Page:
service of one another and the church. Christ is both “their Guest who
comes to stay” with them and also their friend. Teresa develops the
metaphor of prayer as hospitality, the virtue of friendship, in her
greatest book, The Interior Castle (1577).
In this book on
prayer Teresa expands the metaphor of a place (a castle) of many rooms
or dwelling places. In 21st-century terms we might think more of a home
with all the meanings the word suggests. This image is a domestic and
feminine one; God dwells in the center (the home of the heart) inviting
souls to full hospitality. Deep within this home, or castle, with its
many rooms, says Teresa, “the very secret exchange between God and the
soul take place” (The Classics of Western Spirituality, First Dwelling
Place, ch. 1, p. 36).
In The Interior Castle, as in her other
writings, Teresa never allows love of neighbor to be slighted for love
of God. She tells her readers: “[l]et us desire and be occupied in
prayer not for the sake of our enjoyment but so as to have this
strength to serve” (SeventhDwelling Place, ch. 4, p. 192).
concludes The Interior Castle with the Mary/Martha analogy favored
throughout her writings. This gospel story of Jesus' two intimate
friends ties together the idea of prayer as friendship and as
hospitality: “Believe me, Martha and Mary must join together in order
to show hospitality to the Lord and have him always present and not
host him badly by failing to give him something to eat. How would Mary,
always seated at his feet, provide him with food if her sister did not
help her? His food is that in every way possible we draw souls that
they may be saved and praise him always” (Seventh Dwelling Place, ch.
4, p. 192).
Teresa lived the fullness of a life both active and
contemplative. In working hard and praying much, Teresa shows that the
deepest and truest Christian life can develop through blending prayer
and action in friendship with God.
about your own soul, your deepest self. Where and how does God live in
you? Take a few moments to get in touch with the God who dwells within
you by closing your eyes, breathing deeply, and gently calling on God
as “loving Friend,” “Holy One,” etc.
Teresa, who was
blessed with many human friendships throughout her long life,
experienced God in the same way she enjoyed these human friends: by
spending time with them, telling experiences, sharing hopes and fears,
investing mutual trust and confidence, finding support and love, and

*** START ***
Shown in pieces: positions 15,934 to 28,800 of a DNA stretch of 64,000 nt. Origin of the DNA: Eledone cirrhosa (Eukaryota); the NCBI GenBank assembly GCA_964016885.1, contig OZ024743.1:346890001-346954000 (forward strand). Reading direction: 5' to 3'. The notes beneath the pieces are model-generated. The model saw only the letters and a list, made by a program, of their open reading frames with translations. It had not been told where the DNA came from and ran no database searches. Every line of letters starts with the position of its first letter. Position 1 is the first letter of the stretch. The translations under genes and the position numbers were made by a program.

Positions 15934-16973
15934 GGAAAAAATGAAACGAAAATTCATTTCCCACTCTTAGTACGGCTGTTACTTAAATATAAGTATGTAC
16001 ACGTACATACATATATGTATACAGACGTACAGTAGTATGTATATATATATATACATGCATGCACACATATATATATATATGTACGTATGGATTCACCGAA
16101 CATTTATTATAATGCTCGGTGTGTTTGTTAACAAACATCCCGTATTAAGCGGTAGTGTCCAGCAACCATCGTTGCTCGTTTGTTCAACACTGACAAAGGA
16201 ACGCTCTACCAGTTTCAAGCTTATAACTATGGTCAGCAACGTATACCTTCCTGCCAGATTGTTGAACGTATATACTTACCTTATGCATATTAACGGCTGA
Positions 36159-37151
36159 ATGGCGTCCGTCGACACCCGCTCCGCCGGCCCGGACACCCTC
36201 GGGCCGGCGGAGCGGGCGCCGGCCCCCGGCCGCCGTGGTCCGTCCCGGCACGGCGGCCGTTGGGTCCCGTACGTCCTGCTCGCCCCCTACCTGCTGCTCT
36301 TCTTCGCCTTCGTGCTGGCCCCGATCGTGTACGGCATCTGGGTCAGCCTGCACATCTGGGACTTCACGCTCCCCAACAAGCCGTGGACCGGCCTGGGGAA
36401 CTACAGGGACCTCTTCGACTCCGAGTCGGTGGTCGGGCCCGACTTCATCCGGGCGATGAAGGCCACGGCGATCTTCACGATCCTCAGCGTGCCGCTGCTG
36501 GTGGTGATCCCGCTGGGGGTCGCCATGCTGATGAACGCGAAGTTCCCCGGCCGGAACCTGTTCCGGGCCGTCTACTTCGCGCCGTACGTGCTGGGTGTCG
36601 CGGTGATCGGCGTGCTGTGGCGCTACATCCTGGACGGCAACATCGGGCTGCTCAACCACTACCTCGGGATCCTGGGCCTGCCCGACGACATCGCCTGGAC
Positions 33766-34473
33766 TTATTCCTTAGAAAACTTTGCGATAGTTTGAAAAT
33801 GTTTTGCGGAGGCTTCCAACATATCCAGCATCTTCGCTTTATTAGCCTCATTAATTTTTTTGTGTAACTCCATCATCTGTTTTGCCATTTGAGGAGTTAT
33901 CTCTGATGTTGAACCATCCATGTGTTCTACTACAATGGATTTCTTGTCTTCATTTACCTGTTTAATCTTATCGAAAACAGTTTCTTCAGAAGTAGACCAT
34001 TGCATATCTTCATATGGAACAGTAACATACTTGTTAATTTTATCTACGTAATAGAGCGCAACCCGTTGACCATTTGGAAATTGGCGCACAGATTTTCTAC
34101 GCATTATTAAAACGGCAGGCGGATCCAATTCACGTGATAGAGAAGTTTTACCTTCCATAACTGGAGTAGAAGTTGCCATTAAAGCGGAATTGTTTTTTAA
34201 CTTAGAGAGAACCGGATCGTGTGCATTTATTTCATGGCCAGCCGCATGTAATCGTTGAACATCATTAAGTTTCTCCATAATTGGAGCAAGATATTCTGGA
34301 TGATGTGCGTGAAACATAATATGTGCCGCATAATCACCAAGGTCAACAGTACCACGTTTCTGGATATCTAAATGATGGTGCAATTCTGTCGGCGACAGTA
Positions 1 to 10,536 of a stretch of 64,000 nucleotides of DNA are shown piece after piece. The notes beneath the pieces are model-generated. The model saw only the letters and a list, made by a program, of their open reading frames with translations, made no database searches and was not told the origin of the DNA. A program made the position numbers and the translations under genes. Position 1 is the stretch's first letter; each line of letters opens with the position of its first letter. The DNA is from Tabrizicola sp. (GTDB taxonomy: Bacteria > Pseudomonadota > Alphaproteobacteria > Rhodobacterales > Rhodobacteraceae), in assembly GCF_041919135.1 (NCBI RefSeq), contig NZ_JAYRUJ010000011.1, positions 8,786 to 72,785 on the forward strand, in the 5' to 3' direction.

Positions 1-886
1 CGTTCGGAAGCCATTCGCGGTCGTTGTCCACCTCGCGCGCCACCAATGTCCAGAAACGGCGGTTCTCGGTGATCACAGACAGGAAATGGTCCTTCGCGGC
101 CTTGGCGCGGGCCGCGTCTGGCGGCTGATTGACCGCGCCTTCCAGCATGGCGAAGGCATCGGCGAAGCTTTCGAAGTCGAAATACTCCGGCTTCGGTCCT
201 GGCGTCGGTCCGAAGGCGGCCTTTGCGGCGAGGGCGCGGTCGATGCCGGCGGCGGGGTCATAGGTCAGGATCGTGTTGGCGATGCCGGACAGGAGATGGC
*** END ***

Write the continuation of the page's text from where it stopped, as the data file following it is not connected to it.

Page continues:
sometimes enjoying deepest intimacy. This is what Teresa's teaching on
mystical prayer is all about.
As a friend to herself, she knew
the importance of knowing herself, accepting and loving herself,
valuing her own experience, integrating the physical and the spiritual
into a wholeness, and bringing this complete identity into the
encounter with her loving divine Friend.
are you a friend to yourself? Reflect on how you know yourself, accept
and love yourself, value your own experience. How are the physical and
spiritual sides of yourself integrated? How do you bring your complete
identity into your prayer. Pray for a deeper knowledge of yourself in
order to have a deeper friendship with God. Take a few moments again to
get in touch with the God who lives within you.
Teresa's genius in valuing her own experience as a woman that enabled
her to write her books, books which had great influence on Christian
spirituality--in her day and ours. She wrote about are her own
experiences as a woman of prayer and action. Whatever else she had
learned about prayer had come to her through male experience. Unable to
read Latin, she knew the Bible only as it was quoted by priests in
sermons and books.
Her own writings had tremendous influence not
only because she was able to value her own experience of God but also
because she was able to share her experiences through human language.
She describes the indescribable through the simple metaphors of her own
reality: gardens, hospitality, and friendship.
life. She lived it with an intensity and enthusiasm which never
slackened. With the wit and charm which attracted people to her
throughout her life, she shared her great gift for human friendship.
This sometimes caused her problems in her youth, but it helped to bring
success to her reformation of the Carmelite order which had lost its
original fervor. Her success was often won by making enemies into
Teresa was born in Avila in Castilian Spain in 1515,
just prior to the beginning of the Reformation. Her life coincided with
the Counter-reformation and with the Inquisition which was set up by
the Catholic church to counteract heresy. The Spanish Inquisition
shadowed Teresa who called herself a loyal “daughter of the Church”
because the authorities were suspicious of what she said about her
prayer life and of the reforms she made. But nothing could harm her
because she insisted that God was her “all.”